• Organize items by cooling needs: Place items with higher cooling needs, such as frozen foods, on the middle shelves of your fridge. Store items with lower cooling requirements, like cold beverages and fruit, on the top shelves.
  • Maintain airflow for the cooling system: Avoid overcrowding your fridge and ensure there is sufficient space for air circulation. A well-ventilated rv refrigerator can maintain its temperature more efficiently.

By following these preparation and organization tips, you will help keep your RV refrigerator cold and your food remains fresh while you’re on the road.

7) Limit the Opening and Closing of the Fridge:

While traveling, resist the urge to frequently open your refrigerator door to check on items or grab a snack. The more you open the fridge, the more you lose cold air, making the cooling system work harder.

8) Super Cool The Fridge

Before you head out, run the fridge at its coldest setting for a few hours to get it as cool as possible. This will help the cooling stay longer while you travel.

9) Use Bags Of Ice

Pack the empty spaces in the fridge with bags of ice. This will not only help to keep the fridge cold, it will help loos items stay in place while in motion. Just make sure you are careful about melting so you dont have a puddle when you get there.

10) Freeze Gallons of Water or Milk

Prior to travel, freeze a few gallons of water or milk. This will serve the same purpose as the bags of ice, but you can thaw and use these items once you get to camp. Dual purpose!

11) Install a Fridge Thermometer

Installing a fridge thermometer allows you to monitor the temperature inside the fridge without opening the door. You can easily make sure the temperature stays below 40 degrees and add cooling of necessary.

Preparation and Organization

Planning Your Food and Beverages

Planning the food for your trip is one of the most important parts of camp planning. Food is the anchor for any family outing so you want to make sure your meals go smoothly.

It is important to consider the length of your trip, and how much storage space you may have available, especially refrigerated space for perishable foods. Try to fill the fridge compartment as much as possible, as cold food will help hold the temp and work the refrigerator less.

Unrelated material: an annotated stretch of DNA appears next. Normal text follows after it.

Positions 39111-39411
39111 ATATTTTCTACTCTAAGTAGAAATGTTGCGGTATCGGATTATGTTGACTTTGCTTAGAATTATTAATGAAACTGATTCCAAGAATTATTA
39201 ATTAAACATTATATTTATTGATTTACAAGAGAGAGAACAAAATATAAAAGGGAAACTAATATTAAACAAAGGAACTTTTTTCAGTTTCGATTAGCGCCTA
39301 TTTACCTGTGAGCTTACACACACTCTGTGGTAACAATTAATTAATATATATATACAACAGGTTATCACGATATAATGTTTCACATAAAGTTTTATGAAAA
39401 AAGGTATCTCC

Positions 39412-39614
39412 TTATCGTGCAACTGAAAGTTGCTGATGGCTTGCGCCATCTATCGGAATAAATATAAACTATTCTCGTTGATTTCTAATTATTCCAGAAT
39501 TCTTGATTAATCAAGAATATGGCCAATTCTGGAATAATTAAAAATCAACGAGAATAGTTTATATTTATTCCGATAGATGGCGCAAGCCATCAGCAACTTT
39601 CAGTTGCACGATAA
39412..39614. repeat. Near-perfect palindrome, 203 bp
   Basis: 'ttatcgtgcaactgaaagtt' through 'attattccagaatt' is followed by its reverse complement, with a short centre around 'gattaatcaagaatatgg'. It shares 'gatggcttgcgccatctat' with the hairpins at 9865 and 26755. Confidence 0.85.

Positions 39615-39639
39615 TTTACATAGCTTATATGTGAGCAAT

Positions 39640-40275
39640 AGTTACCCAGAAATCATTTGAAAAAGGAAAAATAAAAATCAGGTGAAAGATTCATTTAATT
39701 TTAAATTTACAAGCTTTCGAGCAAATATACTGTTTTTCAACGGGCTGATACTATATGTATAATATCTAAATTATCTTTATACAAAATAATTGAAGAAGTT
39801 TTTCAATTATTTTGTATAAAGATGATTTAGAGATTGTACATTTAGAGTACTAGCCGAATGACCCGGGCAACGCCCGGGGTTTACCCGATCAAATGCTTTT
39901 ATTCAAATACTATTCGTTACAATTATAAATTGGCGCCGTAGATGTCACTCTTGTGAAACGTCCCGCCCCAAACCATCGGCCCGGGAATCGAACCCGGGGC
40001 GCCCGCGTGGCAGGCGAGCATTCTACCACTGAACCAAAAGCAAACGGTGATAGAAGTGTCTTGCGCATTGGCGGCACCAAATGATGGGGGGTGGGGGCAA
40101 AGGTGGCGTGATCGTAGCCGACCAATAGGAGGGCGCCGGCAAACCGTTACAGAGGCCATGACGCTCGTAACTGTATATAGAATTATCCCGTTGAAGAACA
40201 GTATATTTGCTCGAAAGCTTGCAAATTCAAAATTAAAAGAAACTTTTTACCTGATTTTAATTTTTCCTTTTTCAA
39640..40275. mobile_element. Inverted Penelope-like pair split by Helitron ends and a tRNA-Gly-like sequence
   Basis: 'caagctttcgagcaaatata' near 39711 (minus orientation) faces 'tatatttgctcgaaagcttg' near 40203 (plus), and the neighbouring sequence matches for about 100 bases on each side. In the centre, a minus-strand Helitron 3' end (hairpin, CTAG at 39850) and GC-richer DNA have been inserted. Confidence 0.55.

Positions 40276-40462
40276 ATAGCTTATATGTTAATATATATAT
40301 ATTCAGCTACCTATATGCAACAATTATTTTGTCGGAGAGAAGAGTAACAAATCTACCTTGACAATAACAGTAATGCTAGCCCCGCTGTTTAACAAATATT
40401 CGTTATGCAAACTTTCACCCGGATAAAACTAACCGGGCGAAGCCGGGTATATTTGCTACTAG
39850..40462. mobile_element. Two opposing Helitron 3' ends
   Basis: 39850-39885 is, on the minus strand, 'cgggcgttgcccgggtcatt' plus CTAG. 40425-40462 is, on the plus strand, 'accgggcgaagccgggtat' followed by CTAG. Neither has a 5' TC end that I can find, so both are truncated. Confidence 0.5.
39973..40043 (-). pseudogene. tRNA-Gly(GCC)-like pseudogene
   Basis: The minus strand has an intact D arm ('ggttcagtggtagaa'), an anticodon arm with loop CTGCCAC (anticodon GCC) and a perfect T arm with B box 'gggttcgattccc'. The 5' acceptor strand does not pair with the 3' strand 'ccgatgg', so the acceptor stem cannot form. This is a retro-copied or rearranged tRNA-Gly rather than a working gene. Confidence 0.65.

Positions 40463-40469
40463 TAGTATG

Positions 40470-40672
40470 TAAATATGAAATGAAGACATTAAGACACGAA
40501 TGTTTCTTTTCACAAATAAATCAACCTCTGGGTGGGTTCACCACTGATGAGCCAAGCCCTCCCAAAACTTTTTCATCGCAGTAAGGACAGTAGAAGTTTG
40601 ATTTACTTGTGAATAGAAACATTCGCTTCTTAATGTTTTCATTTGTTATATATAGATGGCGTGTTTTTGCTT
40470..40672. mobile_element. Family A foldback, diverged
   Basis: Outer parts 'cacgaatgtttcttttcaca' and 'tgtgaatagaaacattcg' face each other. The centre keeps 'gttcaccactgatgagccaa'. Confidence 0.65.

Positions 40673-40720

Consider space for non-perishible foods as well, crafting your menu to use similar items in different ways, as well as using up leftovers.

Prepping and Storing Produce

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Properly prepping and storing produce is essential for maintaining the desired temperature inside your cold RV fridge.

  • First, wash and dry your produce entirely before putting it inside the fridge. This helps prevent condensation and excessive moisture, which may affect your fridge’s cooling efficiency.
  • Second, prioritize consuming produce with a shorter shelf life, such as leafy greens and berries, to ensure they do not spoil.
  • Finally, use airtight containers or plastic bags for storing your produce to limit moisture loss and prolong freshness.

How RV Fridges Stay Cold

Knowing how to keep your food cool and your fridge running properly requires first understanding the different types of RV refrigerators and how these rv fridges work. Having this knowledge will make it much easier for you to operate and maintain your fridge properly.

Three Types of RV Refrigerators

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  1. 1) Two-Way RV Fridges:
    • Operate on two power sources: propane and 120v AC (household electricity)
    • Use propane as the primary power source while driving or when parked without access to electricity

    2) Three-Way RV Fridges:

    • Operate on three power sources: propane, 120v AC, and 12v DC
    • Use 12v DC (from your RV’s battery) as an additional power source, particularly when driving

    3) Residential Refrigerators:

    Residential refrigerators are becoming more and more common in RV applications. People like the large capacity as it reduces the need to shop while on the road.

    However, these fridges use a tremendous amount of power, so they are not the best option for use during travel or boondocking. These are better options if you tend to use shore power.

    That is not to say it cannot be done. We used a residential refrigerator for 5 years while traveling full time during which we did boondock a good bit.

    We had a large bank of 4 deep cycle batteries and an inverter that was all dedicated to JUST the refrigerator.

    This set-up required about 14 hours of generator run time per day to charge the batteries enough to give us 10 hours of run time overnight while boondocking. Doable, but not perfect.

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    Types of Refrigeration: Vapor-Compression and Absorption

    Vapor-Compression Refrigeration: This is commonly found in household fridges, but less often in RV fridges. It involves the use of a refrigerant (a liquid/gas substance) passing through a compressor, condenser, evaporator, and expansion valve.

    The refrigerant absorbs heat from the refrigerator and releases it outside, keeping the fridge cool.